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Active and curious, the Bombay is a medium-sized cat sporting a dramatic and deep black coat. Distinct for its walk that has the appearance of a sway, resembling the Indian black leopard. Aside from its exotic looks, the Bombay enjoys watching the world around her and can be so affectionate that she seeks too much attention from her owners.
See the fact file below for more information on the Bombay or alternatively, you can download our 18-page Bombay worksheet pack to utilise within the classroom or home environment.
Key Facts & Information
- The Bombay, named for the unusual port city of India, has no correlation with the subcontinent. It was created from a cross between a sable Burmese and a black American Shorthair to achieve that black panther miniature.
- Nikki Horner of Louisville, Kentucky, is known for developing the Bombay in the latter parts of the 1950s. She aimed to produce a sleek cat with a shiny black coat, a compact body, and a friendly temperament.
- The Cat Fanciers Association fully recognized the breed in 1978.
- Aside from the Bombay’s short and glossy black coat, the cat possesses similar characteristics to that of the Burmese. Her rounded skull is mounted by straight, wide-set, medium-sized ears. She also has a short muzzle, round eyes that range in a spectrum of colors from gold to copper, and a medium-length tail.
- The breed generally weighs between eight and 15 pounds; males are relatively larger than females.
- The Bombay’s paw pads are also black.
- The energetic and affectionate Bombay enjoys people and easily adapts to a number of environments and lifestyles. Her calm demeanor makes her a good apartment dweller, and she interacts well with other pets, although she wants to be the top cat.
- Expect these cats to hog the warmest spots inside the house, especially under the covers at bedtime. Most Bombays are vocal to their owners in a distinctive but not loud voice.
- Bombays are sometimes excellent at playing fetch, and some have even learned to walk on a leash.
- They are intelligent breeds that are entertained and will do well with a family who is willing to teach their Bombays tricks, play games, and give them a number of interactive toys.
COMMON HEALTH PROBLEMS
- Although they are generally healthy cats, Bombays are also susceptible to a couple of conditions.
- Sinus problems and runny noses. These are upper respiratory infections common in cats, especially in kittens and shelter cats. These infections usually respond well when cured, though some breeds can become quite sick, with severe cases occasionally leading to pneumonia.
- Craniofacial defect. This abnormality is common in newborn Burmese kittens, which may have severely deformed heads.
- Obesity can also shorten a Bombay’s lifespan, so owners should monitor their cat’s weight.
- It is also recommended to neuter these cats at five to nine months old, as Bombays reach sexual maturity as early as five months.
CARE AND DIET
- The Bombay’s short, sleek coat is easily maintained with only a few strokes of the hand or at least a weekly brushing or rubdown with a chamois to get rid of dead hair, distribute skin oil, and polish the coat.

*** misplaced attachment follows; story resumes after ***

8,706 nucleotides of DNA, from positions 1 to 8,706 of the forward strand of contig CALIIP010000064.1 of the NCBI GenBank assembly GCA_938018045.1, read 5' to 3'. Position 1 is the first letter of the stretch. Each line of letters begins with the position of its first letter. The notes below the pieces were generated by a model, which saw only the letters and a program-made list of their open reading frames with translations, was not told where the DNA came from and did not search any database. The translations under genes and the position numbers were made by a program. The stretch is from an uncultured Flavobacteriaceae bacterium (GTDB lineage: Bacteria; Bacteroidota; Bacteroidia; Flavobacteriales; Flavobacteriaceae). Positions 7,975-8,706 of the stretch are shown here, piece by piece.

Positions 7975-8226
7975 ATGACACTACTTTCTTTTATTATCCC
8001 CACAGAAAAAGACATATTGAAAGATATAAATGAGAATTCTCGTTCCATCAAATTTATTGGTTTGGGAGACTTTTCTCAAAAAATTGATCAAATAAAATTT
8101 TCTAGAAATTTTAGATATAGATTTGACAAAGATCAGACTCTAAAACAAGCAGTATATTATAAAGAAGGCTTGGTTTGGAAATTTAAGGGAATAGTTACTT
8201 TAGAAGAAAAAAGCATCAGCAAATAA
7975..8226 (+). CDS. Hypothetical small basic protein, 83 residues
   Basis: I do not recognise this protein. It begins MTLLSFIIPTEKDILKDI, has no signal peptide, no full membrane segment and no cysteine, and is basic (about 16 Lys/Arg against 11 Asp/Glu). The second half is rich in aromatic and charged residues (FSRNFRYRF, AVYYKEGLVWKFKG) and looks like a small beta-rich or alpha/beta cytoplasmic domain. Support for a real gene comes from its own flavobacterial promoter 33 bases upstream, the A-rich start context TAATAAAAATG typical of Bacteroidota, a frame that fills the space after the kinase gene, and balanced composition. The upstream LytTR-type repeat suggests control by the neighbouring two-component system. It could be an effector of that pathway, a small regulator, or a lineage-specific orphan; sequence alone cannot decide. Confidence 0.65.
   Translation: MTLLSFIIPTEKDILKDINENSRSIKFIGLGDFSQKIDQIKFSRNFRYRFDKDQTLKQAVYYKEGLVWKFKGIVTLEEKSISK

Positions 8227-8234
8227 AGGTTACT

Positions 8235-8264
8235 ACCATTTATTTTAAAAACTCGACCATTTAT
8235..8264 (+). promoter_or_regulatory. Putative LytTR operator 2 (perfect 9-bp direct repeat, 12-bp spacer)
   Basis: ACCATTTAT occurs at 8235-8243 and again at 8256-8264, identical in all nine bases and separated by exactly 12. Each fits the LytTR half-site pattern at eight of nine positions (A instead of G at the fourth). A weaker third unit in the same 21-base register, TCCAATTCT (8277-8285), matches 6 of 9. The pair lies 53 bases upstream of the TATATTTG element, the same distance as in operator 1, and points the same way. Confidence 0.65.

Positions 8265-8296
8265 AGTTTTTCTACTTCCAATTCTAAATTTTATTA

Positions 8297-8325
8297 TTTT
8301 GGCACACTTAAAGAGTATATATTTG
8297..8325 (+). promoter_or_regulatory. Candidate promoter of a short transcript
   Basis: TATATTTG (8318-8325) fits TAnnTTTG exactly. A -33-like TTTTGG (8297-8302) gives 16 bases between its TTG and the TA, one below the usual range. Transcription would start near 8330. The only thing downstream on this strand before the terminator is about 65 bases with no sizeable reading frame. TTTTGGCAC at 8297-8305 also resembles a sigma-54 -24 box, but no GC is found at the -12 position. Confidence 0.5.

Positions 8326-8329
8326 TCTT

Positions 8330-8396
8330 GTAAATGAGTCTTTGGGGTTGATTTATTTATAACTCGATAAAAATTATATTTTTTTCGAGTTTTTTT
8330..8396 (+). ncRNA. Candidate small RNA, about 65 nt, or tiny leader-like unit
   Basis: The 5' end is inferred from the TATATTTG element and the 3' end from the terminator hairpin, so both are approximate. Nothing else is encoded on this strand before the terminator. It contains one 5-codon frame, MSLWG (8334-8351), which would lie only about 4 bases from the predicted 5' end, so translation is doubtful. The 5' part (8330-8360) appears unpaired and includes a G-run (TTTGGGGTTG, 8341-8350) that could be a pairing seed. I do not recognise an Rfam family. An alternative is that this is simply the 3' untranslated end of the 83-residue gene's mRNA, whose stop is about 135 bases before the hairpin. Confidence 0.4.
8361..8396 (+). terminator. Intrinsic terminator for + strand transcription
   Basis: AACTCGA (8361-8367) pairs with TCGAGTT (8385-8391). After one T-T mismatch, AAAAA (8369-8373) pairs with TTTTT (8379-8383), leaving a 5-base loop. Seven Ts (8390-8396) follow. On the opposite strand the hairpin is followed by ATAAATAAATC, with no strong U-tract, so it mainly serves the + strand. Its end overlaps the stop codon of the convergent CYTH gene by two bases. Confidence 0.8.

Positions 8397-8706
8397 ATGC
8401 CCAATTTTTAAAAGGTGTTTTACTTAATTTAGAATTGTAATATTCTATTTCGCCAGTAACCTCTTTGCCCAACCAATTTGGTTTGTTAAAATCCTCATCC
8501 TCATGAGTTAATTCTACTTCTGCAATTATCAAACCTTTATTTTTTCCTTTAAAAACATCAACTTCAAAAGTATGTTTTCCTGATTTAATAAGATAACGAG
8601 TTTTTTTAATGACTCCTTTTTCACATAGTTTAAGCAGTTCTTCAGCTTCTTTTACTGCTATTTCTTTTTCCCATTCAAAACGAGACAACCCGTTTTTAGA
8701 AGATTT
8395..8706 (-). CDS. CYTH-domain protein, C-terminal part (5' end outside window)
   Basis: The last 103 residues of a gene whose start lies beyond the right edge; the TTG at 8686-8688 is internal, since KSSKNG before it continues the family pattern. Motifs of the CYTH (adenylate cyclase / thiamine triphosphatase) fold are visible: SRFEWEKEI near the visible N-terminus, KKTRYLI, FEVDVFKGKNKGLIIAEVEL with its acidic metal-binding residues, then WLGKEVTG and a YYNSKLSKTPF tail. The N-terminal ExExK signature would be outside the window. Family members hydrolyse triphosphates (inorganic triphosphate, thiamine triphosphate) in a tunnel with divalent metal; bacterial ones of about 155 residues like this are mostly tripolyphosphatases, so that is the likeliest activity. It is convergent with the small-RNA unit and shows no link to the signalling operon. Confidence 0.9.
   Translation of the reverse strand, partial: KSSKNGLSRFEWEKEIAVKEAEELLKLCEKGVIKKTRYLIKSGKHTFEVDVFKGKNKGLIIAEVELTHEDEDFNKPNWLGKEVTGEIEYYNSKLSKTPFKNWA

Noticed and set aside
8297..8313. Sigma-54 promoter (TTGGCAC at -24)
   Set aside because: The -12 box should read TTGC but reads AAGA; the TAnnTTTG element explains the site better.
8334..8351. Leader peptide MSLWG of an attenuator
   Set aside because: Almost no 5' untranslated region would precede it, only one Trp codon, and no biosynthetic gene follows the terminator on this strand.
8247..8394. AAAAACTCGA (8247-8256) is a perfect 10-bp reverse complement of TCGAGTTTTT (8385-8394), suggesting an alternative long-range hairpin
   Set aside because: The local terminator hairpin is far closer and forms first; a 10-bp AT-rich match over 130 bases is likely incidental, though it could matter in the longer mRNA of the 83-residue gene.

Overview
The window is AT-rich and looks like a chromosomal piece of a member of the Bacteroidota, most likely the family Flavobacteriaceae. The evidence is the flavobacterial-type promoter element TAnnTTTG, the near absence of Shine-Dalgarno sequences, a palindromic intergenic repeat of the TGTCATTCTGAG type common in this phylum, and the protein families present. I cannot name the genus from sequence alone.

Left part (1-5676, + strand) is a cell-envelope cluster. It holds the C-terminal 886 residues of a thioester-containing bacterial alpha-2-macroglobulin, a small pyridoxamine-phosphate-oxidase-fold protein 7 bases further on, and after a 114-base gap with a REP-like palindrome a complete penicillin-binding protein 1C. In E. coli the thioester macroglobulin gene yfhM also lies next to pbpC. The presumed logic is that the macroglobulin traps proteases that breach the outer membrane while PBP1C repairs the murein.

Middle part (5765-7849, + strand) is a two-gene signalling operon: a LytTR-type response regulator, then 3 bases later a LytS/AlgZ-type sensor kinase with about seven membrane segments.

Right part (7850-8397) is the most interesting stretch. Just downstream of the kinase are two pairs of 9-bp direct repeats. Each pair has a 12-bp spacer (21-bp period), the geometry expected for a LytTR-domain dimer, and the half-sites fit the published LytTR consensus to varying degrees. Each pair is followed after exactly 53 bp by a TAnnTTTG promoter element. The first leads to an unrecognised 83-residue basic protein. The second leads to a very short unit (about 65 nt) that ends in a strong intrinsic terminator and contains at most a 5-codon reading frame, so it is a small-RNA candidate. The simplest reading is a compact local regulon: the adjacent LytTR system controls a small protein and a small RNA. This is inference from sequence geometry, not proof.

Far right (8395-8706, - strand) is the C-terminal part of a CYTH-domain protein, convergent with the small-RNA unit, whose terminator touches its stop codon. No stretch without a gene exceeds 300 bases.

- It is also important to maintain their dental hygiene to prevent periodontal diseases.
- Keep the litter box clean as Bombays are very particular about bathroom hygiene.
- These breeds do not require any specific diet, as long as they are provided with high-quality wet food and some quality dry food as well.
OTHER INTERESTING FACTS
- Similar to the Savannah cat or the Bengal cat, Bombays were developed with the goal of producing a domestic feline with an untamed look.
- They also go by the nickname “velcro cats”, as they tend to stay attached to their owners. They seek attention and have been known to follow their beloved human from room to room.
- Although social butterflies, Bombays hate to be left alone for long periods of time since they experience loneliness and depression if left in solitude, which then leads to a destructive behavior.
- American and British breeders performed different approaches to the development of these mini panthers. Unlike American Bombays, the British variants were bred from a cross between Burmese cats and black domestic cats. Although they seem to look similar, these two lines’ main distinction lies in their eyes: American Bombays have gold or copper eyes while their British cousins often sport green eyes.
This is a fantastic bundle which includes everything you need to know about the Bombay across 18 in-depth pages. These are ready-to-use Bombay worksheets that are perfect for teaching students about the Bombay which is a medium-sized cat sporting a dramatic and deep black coat. Distinct for its walk that has the appearance of a sway, resembling the Indian black leopard. Aside from its exotic looks, the Bombay enjoys watching the world around her and can be so affectionate that she seeks too much attention from her owners.
Complete List Of Included Worksheets
- Bombay Facts
- The Ultimate Black Cat
- Label a Bombay
- Facts You Didn’t Know
- Kitty Milestones
- Black Cats in Hollywood
- Ask a Bombay
- Handle With Care
- Adopt, Don’t Shop
- Two Black Cats
- Facts and Myths
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Link will appear as Bombay Facts & Worksheets: https://kidskonnect.com - KidsKonnect, May 14, 2021
Use With Any Curriculum
These worksheets have been specifically designed for use with any international curriculum. You can use these worksheets as-is, or edit them using Google Slides to make them more specific to your own student ability levels and curriculum standards.